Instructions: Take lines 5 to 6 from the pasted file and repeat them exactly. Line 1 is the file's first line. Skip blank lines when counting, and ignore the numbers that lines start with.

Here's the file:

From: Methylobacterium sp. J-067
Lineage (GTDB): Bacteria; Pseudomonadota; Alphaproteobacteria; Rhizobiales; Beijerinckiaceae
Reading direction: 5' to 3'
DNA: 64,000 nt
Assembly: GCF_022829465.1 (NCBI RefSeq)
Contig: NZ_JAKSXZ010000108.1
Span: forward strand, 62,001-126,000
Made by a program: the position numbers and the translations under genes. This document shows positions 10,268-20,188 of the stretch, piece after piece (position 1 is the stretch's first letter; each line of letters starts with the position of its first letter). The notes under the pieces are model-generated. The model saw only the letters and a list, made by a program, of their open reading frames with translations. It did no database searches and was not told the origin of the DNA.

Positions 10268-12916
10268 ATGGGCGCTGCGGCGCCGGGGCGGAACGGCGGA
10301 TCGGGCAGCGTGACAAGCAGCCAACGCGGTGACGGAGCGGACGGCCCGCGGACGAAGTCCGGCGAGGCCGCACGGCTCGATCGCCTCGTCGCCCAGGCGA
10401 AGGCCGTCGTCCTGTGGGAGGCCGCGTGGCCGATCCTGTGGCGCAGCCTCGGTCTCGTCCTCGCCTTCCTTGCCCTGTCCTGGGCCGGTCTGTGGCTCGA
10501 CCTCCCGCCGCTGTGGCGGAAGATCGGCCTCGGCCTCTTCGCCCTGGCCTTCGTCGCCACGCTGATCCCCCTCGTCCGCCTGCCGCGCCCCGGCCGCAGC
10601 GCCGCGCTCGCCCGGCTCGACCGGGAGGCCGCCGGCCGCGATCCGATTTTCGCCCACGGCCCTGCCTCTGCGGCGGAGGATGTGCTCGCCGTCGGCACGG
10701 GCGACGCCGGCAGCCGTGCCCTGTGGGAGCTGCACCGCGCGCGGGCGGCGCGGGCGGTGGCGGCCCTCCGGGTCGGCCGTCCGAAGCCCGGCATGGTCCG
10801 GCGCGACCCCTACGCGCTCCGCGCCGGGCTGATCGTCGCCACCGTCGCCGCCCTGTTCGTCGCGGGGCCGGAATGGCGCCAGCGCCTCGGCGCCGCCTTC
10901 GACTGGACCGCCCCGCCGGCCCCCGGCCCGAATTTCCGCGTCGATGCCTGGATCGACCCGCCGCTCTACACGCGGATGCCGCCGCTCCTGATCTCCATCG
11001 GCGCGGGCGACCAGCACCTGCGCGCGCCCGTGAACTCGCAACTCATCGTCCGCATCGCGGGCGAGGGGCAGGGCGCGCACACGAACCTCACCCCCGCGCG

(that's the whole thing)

Assembly: GCF_022829465.1 (NCBI RefSeq)
Contig: NZ_JAKSXZ010000108.1